Bitcoin and cryptocurrencies generally are on the rise. Big brand names such as eBay are stating they will start to accept the currency for payment. Arguably, this will be the biggest brand in the world to do so.
This not only marks a change in Bitcoin’s acceptance but given its rise the question that is increasingly asked is: Could Bitcoin replace the US dollar as a global currency becoming an international settlement layer?
You may be surprised to know that many experts believe it can.
Research from Imperial College London
According to research carried out by Imperial College London and eToro who you will find on https://www.bestbitcoinexchange.net/, cryptocurrencies are moving to a point where they can replace fiat currencies that are in circulation at the moment.
The research suggests that there are three criteria to traditional currency. They are:
- A store of value
- A medium of exchange
- A unit of account
Currently, all cryptocurrencies are a store of value. One of the authors of the study, Professor William Knottenbelt said,
“There’s a lot of scepticism over cryptocurrencies and how they could ever become a day-to-day payment system used by the man on the street. In this research, we show that cryptocurrencies have already made significant headway towards fulfilling the criteria for becoming a widely accepted method of payment.”
The other aspect that is sure to work in favour of Bitcoin is the fact we are moving towards a cashless society. Sweden is already cashless and China is not far behind. This is partly driven by the Middle Kingdom’s desire to implement its social credit score.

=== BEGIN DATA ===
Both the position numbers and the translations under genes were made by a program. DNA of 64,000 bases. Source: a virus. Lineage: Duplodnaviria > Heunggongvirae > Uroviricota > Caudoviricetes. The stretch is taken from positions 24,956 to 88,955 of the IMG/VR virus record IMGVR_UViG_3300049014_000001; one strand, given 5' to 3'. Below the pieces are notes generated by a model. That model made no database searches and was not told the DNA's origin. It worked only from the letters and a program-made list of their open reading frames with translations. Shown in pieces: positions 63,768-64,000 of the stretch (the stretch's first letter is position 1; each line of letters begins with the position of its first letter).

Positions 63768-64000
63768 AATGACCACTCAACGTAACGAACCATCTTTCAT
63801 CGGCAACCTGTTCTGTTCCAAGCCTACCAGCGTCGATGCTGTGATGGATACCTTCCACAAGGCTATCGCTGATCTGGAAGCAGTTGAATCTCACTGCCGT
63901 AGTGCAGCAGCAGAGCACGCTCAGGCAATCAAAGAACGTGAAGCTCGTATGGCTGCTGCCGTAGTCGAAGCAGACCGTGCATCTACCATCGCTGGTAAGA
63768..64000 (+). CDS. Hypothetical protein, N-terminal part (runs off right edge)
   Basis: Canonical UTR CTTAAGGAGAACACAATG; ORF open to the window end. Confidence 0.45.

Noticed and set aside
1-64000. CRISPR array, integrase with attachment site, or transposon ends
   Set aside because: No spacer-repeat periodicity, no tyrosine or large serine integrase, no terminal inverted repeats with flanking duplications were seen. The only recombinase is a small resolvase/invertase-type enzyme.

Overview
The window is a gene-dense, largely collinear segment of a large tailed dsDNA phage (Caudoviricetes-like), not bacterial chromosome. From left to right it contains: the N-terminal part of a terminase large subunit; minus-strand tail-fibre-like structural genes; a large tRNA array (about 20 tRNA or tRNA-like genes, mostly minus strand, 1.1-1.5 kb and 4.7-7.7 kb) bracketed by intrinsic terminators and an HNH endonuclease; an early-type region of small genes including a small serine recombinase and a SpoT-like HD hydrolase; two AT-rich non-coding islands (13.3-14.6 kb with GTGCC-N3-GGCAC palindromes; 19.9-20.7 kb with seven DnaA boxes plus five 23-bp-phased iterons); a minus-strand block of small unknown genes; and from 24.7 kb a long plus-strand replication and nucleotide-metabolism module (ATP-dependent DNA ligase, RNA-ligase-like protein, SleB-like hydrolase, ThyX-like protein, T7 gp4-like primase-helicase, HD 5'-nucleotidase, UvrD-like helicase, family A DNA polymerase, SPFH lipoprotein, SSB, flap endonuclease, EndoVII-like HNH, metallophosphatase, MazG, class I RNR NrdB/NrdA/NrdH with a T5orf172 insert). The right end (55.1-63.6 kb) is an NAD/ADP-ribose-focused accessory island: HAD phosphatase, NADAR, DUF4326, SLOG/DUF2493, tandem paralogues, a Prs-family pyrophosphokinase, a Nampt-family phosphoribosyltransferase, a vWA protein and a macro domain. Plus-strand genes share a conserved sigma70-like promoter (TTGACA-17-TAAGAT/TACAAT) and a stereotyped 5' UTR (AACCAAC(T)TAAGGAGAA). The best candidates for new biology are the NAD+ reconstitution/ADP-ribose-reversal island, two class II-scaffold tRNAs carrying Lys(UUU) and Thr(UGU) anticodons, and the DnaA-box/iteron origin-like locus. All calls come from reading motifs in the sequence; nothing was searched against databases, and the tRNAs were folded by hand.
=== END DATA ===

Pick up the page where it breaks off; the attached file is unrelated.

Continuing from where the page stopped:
Those that argue for Bitcoin to be the dominant currency in the world point out that it is censorship resistant. As it is not the currency of a single country many argue it is perfect to be used internationally as a settlement layer.
Some detractors, however, have stated that Bitcoin and cryptocurrencies generally are too volatile to be an everyday currency. Coinbase CEO Brian Armstrong refutes this stating, “Volatility is a self-correcting problem and we’ve seen that as it’s dropped in the last three years, year-on-year.
“I foresee it continuing to do that over the next few years.”
Perhaps, however, one of the major factors that prevent the use of a cryptocurrency as a worldwide currency is the lack of a central bank. Currently, the central banking system controls the world’s money supply. Many countries issue debt when they issue currency and this as you can imagine is lucrative for high finance and the banking industry.
Furthermore, austerity has hit the EU countries with the Euro currency harder than it has hit EU currencies that have their own currency. There are several reasons for this but one is that they no longer have their own national bank. Instead, they have branches of the European Central Bank.
This may lead to a worldwide rejection of Bitcoin both at the political and people level.
That said, with a global push to go cashless and the advantages Bitcoin has, this could see the currency used as an international settlement layer replacing the U.S. dollar.
For more information visit Bitcoin.org to keep up to date with developments.